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Ingrid Olson, Marian Berryhill, Steven Most; The blinking emotionalattentional blink and the parietal lobe. Journal of Vision 2007;7(9):530. doi: https://doi.org/10.1167/7.9.530.
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© ARVO (1962-2015); The Authors (2016-present)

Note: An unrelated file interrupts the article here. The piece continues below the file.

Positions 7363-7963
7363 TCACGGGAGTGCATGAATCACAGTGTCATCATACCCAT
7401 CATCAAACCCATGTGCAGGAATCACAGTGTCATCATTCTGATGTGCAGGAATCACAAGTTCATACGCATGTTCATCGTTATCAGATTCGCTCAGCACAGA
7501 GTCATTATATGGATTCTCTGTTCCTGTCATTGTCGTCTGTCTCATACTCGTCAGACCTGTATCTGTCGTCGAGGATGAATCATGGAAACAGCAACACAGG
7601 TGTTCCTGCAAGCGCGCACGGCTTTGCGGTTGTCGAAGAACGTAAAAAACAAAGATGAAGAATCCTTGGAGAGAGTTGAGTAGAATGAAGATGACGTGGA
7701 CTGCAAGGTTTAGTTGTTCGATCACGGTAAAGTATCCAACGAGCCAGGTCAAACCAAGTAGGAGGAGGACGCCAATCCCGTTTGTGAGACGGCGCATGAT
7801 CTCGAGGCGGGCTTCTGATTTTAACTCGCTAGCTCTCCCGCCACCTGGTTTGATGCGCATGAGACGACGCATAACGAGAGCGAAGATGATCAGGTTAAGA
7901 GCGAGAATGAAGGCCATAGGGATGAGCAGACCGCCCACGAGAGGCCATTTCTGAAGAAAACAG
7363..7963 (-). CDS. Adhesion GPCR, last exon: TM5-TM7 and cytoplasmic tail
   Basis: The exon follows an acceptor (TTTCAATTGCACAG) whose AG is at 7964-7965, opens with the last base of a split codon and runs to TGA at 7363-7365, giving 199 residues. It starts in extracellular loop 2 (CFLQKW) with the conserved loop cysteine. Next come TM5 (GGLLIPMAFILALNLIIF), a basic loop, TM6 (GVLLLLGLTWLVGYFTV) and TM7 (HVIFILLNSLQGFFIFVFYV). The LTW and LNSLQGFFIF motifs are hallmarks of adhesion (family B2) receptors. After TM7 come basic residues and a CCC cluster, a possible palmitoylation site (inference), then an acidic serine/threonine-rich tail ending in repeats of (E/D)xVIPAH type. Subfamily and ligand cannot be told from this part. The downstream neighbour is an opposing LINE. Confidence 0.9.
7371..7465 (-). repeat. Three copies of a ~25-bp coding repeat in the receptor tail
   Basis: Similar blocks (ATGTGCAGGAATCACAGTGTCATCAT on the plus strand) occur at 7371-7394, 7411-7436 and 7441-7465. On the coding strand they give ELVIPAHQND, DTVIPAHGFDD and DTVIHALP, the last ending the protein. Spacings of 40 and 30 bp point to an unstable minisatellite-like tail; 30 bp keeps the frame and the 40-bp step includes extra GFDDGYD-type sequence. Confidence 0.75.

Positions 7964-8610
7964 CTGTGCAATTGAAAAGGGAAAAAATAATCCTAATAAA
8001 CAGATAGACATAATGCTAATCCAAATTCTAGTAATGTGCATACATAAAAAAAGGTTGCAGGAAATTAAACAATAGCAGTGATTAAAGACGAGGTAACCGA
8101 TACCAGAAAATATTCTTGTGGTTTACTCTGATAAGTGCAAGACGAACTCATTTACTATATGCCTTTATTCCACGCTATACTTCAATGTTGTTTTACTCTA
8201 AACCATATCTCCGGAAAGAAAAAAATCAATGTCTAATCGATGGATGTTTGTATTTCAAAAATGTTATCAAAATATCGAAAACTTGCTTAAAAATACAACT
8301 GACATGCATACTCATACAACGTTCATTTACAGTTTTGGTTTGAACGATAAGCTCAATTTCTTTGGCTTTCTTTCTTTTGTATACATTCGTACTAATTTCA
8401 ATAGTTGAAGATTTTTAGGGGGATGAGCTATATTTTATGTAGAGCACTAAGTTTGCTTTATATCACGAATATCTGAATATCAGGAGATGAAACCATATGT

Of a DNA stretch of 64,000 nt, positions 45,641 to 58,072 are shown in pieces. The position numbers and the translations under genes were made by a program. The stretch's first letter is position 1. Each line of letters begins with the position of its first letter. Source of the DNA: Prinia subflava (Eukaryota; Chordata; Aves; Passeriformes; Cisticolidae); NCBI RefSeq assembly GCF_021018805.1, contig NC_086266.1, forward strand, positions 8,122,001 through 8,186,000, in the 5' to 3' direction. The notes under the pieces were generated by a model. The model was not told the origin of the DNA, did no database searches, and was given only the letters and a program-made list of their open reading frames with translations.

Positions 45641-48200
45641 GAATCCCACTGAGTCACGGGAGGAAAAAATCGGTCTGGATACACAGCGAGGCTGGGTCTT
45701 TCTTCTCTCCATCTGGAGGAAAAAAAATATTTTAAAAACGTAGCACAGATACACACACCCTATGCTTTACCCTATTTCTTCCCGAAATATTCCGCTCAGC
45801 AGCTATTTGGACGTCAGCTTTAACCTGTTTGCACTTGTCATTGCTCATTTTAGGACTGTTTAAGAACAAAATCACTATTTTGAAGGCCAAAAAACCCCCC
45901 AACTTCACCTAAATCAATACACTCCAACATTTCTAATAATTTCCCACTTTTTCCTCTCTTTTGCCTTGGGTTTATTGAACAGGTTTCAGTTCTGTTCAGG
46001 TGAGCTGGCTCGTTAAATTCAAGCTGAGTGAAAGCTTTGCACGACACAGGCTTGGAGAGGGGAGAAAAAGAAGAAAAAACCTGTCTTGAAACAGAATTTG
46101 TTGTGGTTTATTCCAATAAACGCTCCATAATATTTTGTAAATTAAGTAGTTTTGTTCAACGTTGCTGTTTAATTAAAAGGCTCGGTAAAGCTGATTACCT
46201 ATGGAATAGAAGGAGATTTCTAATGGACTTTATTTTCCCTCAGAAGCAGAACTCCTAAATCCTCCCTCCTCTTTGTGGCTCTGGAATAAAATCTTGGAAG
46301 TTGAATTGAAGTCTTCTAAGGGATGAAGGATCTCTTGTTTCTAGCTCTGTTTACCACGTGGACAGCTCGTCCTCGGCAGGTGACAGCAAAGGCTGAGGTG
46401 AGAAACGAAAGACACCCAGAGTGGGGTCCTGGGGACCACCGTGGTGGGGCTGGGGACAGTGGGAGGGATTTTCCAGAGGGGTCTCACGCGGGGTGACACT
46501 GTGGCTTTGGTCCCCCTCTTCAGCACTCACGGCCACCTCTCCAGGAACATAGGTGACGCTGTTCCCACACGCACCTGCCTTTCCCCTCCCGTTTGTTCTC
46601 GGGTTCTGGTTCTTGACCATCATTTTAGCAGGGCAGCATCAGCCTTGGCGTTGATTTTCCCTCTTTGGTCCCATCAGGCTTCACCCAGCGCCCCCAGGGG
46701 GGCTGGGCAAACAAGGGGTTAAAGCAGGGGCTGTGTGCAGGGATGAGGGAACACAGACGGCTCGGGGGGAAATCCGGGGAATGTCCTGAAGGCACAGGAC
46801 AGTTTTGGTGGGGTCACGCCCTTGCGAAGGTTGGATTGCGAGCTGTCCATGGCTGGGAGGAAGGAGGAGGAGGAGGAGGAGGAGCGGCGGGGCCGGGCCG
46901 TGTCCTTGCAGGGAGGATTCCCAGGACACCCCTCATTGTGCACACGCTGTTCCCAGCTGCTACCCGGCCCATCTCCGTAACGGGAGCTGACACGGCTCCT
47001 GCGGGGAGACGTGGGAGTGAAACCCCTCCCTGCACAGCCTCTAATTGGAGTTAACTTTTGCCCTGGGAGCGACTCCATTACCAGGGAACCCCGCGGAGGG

Emotional stimuli engage attentional resources to the neglect of actively sought targets. This has been illustrated in a task termed “attentional rubbernecking” (Most et al,2005), in which attentional blinks are spontaneously induced by emotional distractors. In control subjects, this occurs when the target follows an emotional distractor by two items (Lag 2) and when it immediately precedes the distractor (Lag-minus-1). Neuroimaging and neuropsychology link preferential attendance towards emotional stimuli to the amygdala. Here, we asked whether the parietal lobe is also integral to directing attention to emotional images, by testing whether a simultanagnosic patient with bilateral parietal damage would exhibit an emotionally induced attentional blink. An RSVP stream of images was presented at a rate of 100-ms per item and contained an emotional distractor at either Lag 2 or Lag-minus-1. In contrast to controls, bilateral parietal damage was associated with an emotional AB (e.g. decreased target detection accuracy) only when the target preceded an emotional stimulus. However, when the presentation rate was slowed to 150 ms per item, the patient exhibited retroactive target-detection enhancement, similar to that found among control subjects. The combination of preserved retroactive effects but attenuated proactive effects suggest some specificity in the involvement of parietal areas with attention to emotional stimuli. These results highlight the involvement of parietal areas in attention to emotional stimuli and are consistent with reports that temporal attention (Husain et al, 1997; Duncan et al, 2003) as well as spatial attention is severely disrupted in patients with parietal damage.
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